Winter flower farm and gardening tasks

Learn helpful tips and tasks to complete for winter gardening . Plus, a bonus list of resources to help with your flower and landscape garden planning.

“Anyone who thinks gardening begins in the spring and ends in the fall is missing the best part of the whole year; for gardening begins in January with the dream.”

I love this quote from Josephine Neuse, author of the 1970 book The Country Garden. Learning, dreaming and planning is one of my favorite parts about growing flowers and gardening in general and the pile of books on my nightstand reflects that. But before I can kick my feet up by the fire to catch up on my reading and research, there are a few things I try to wrap up outside.

Here is my winter gardening task list:

1. GARDEN CLEAN-UP:

Winters in Texas can be cold and icy, or they can be bright and sunny. Those bright and sunny days are perfect for finishing any leftover fall clean up.

  • Rake and dispose of fallen leaves
  • trim back unsightly dead growth (flowering perennials, grasses)
  • only trim woody plants back if they are too large; plants like Russian sage, roses, abelia and other shrubs put new leaves on existing wood
  • mulch for protection.
  • Make sure that any diseased foliage is thrown away or burned and clean your tools after touching the foliage. A swipe with rubbing alcohol works great.
  • address any drainage issues
  • neaten up any flower bed borders, adding rock or edging.

2. POT UP INDOOR BULBS:

Paperwhites and amaryllis do not need to be chilled and therefore make the perfect candidate for indoor force blooming. To do this:

  • purchase healthy, spot-free bulbs
  • find pots with drainage holes that allow about an inch around the bulb’s edge. If planting multiple bulbs together, pack them fairly tight but not touching.
  • I like to plant them in a plastic pot, then set the pot down into a “pretty” container.)
  • mix potting soil with vermiculite (I use roughly half and half)
  • add enough water so that the soil molds to your hand when you clench a fist full, but does not drip water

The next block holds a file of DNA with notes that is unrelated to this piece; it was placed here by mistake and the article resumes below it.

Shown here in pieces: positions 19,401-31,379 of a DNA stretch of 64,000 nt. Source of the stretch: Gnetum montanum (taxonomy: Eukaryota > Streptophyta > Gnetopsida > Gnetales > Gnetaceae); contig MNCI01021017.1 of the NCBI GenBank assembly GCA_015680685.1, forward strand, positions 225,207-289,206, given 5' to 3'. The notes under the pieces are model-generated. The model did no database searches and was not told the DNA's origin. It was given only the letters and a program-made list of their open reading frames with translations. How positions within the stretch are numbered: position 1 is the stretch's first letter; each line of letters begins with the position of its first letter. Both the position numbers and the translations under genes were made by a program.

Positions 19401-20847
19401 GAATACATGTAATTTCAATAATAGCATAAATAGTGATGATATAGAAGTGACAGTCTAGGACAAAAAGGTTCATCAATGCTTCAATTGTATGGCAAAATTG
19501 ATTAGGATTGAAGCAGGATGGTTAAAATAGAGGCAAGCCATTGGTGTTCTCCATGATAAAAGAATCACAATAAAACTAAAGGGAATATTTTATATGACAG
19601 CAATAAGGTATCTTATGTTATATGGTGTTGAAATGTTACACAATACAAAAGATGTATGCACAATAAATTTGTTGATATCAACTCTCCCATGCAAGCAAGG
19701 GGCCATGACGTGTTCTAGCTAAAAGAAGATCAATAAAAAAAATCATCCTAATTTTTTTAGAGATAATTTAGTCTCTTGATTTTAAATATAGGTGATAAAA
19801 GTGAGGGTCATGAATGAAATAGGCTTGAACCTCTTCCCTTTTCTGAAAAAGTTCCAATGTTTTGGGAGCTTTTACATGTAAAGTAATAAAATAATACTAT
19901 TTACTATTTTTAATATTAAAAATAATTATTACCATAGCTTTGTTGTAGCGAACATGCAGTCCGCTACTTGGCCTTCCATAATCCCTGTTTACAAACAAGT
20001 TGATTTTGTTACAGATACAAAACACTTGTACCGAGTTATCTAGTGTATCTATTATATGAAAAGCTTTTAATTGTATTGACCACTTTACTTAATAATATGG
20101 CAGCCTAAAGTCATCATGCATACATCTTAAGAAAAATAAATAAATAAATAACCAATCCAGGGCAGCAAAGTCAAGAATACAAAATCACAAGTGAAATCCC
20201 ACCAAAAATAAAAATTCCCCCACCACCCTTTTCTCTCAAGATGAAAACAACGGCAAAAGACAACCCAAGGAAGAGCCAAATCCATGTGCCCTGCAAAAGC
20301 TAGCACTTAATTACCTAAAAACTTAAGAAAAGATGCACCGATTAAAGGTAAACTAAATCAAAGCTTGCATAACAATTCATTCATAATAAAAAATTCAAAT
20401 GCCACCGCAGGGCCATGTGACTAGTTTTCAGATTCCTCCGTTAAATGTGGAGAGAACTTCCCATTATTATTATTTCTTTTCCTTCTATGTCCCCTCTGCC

• then fill the container half full then nestle the bulb into the soil where the neck to top one-third is exposed.
  • leave as is, or top dress with small stones or moss
  • place in a bright, indirect light location that ideally stays between 60 and 70 degrees F
  • do not water again until you see green growth and never let the soil sit soggy

Enjoy beautiful blooms inside even during the winter! (These make fabulous gifts!)

3. ORGANIZE YOUR WORKSPACE:

Organizing the garage / shop / barn is never a favorite chore. But spring and summer will be much more efficient and enjoyable with this task finished. On my list this winter:

  • make a peg-hanging system for all of my hand and garden tools
  • clean and organize my seed starting area, making note of any supplies that I will need such as soil, fertilizer, plug trays, labels, water spray heads, etc.
  • put a gate on my “barn bed.”

4. PLAN! THIS IS MY FAVORITE PART!

Take pictures, peruse Pinterest, clip magazines, save Instagram photos, read books, study seed catalogs. Now is the best time to plan out your spring and summer garden! As soon as the soil can be worked, beds can be prepared by adding compost and natural fertilizers. Wait to plant shrubs, trees, and most flowers until after the last frost date (for zone 8a, that date is approximately April 2nd;

Find out your growing zone here: https://garden.org/nga/zipzone/. )